Brazilian cotton growers have initiated important dialogues with the indian government and trade associations to obtain an import quota for cotton from Brazil, which will provide exemption from the 11% import tariff currently in force in India. The Brazilian Cotton Growers Association (Abrapa) was part of the Brazilian Ministry of Agriculture and Livestock (Mapa) delegation that visited the country last week.  

India is among the ten priority countries for the Cotton Brazil program. Cotton Brazil is the global brand for the promotion of Brazilian cotton in partnership with the Brazilian Trade and Investment Promotion Agency (Apex Brasil) and with the support of the National Cotton Shippers Association (Anea). 

Minister Carlos Fávaro gave a positive assessment of the mission to India. “We discussed import quotas for poultry, pigs, cotton and fruits and we made satisfactory progress,” he said.  

The vice-president of Abrapa, Mr. Celestino Zanella, and the director of International Relations, Mr. Marcelo Duarte, met with the general secretary of the Confederation of the Indian Textile Industry (CITI), Mrs. Chandrima Chatterjee, to explain why they are requesting this and they also asked for support to promote Brazilian cotton in the country. The two organisations have been partners since 2021 when a Memorandum of Understanding was signed between CITI, Abrapa and Anea through the Cotton Brazil program.  

Marcelo Duarte

A meeting between the Indian Ministry of Commerce, Minister Fávaro, the president of Apex-Brasil, Mr. Jorge Viana, and the Brazilian ambassador to India, Mr. Kenneth Nóbrega, was held in order to strengthen the request to remove the import tariff. .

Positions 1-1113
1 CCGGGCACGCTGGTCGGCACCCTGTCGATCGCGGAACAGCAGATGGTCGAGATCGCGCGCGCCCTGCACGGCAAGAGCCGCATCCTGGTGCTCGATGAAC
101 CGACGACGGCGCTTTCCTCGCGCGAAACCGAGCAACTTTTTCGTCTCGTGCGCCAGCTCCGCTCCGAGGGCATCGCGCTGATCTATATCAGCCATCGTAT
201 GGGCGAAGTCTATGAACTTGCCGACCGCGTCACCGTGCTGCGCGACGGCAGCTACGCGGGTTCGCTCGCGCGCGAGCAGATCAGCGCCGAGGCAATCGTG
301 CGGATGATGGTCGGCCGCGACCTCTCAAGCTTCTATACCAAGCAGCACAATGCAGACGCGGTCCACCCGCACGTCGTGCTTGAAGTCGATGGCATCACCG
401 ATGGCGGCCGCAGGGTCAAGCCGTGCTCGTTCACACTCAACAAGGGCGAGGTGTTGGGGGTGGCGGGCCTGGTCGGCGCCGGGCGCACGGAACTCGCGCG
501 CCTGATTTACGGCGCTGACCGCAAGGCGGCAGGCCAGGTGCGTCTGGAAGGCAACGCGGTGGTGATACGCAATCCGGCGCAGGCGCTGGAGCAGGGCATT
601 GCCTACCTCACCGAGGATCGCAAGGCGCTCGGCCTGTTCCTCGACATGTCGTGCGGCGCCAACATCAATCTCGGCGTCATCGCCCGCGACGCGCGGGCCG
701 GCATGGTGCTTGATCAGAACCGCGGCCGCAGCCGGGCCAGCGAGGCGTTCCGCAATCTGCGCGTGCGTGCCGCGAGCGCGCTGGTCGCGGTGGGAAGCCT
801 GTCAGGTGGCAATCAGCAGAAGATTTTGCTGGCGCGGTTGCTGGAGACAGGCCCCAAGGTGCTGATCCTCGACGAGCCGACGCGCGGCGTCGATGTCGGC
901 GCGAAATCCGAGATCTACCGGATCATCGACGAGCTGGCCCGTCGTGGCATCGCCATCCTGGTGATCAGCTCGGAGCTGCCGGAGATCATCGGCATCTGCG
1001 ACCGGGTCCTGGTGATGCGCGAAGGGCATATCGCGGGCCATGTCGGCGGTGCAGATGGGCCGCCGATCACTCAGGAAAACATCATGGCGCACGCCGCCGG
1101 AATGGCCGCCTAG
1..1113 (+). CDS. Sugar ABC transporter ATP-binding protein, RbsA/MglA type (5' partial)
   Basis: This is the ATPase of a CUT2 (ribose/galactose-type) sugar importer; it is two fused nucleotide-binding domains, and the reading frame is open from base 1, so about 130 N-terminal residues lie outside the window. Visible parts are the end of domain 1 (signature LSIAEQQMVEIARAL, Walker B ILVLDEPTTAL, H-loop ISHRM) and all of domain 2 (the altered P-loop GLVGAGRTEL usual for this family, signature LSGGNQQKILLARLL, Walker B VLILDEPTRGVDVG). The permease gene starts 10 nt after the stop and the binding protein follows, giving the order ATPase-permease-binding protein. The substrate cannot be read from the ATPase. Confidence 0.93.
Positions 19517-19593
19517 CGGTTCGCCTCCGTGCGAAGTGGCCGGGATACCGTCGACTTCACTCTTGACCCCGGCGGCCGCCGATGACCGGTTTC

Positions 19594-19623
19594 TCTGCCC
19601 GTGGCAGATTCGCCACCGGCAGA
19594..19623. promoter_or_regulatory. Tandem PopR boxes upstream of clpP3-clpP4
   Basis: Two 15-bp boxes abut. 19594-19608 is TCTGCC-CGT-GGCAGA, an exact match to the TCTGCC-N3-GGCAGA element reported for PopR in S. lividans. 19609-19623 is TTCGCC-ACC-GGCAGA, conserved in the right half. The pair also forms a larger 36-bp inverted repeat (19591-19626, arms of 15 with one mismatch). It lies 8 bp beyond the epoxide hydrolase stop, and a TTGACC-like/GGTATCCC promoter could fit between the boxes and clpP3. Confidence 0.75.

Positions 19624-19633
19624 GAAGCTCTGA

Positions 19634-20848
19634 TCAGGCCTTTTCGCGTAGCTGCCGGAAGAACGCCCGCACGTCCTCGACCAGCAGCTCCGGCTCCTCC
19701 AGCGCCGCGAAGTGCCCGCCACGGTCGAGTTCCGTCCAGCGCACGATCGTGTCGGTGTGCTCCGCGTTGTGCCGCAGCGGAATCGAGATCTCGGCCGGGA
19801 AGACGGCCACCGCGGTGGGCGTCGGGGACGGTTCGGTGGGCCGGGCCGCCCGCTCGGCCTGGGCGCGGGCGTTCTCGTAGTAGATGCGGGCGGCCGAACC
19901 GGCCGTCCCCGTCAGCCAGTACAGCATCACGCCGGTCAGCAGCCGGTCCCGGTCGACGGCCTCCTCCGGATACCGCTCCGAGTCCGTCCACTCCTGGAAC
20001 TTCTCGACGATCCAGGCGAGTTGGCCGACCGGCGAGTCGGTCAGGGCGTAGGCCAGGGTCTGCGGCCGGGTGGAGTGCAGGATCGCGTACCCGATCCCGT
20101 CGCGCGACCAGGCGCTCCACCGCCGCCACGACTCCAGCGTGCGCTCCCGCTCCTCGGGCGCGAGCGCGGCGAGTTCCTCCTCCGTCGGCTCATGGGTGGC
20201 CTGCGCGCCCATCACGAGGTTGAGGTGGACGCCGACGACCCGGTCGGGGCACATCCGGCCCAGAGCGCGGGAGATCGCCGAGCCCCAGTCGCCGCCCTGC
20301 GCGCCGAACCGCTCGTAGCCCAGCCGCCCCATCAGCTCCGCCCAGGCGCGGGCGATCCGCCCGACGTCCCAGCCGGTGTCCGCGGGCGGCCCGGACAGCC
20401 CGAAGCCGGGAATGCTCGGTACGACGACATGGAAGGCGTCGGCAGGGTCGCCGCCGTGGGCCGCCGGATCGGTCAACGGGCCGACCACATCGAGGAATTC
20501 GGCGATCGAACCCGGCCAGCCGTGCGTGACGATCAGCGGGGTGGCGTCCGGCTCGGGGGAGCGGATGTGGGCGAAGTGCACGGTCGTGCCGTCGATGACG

According to Marcelo Duarte, Indian authorities are concerned about the domestic supply of cotton in their country.

“Even though it is the world’s largest cotton producer, India needs to increase the availability of cotton in order to meet the requirements of its textile industry, and Brazilian cotton can complement domestic stocks. Therefore, we are reinforcing the information about the quality of our product and our ability to be reliable suppliers of cotton to Indian customers”, he explained.   

With a smaller growing area, due to unfavourable weather conditions, cotton production in India in 2023/24 is forecast to fall by 7.5%. If this crop failure is confirmed, imports could more than double compared to the previous season. Estimates indicate that India will need to purchase 500 thousand tonnes of cotton in 2023/24.  

For Mr. Zanella, vice-president of Abrapa, the mission was important to learn and understand even more about Indian cotton production and customer demands. “India is a country that is growing a lot in terms of population and, consequently, it is important that we work with them. The Indian cotton yields are still low, which is why we can offer Brazilian cotton with guaranteed quality, certification and a reliable supply,” he said.  

Cotton Brazil

Since the program began in 2019, the Cotton Brazil brand has represented the Brazilian cotton production chain on a global scale, prioritizing activities and events in ten countries: China, Vietnam, Pakistan, Bangladesh, South Korea, Indonesia, India, Thailand, Turkey and Egypt.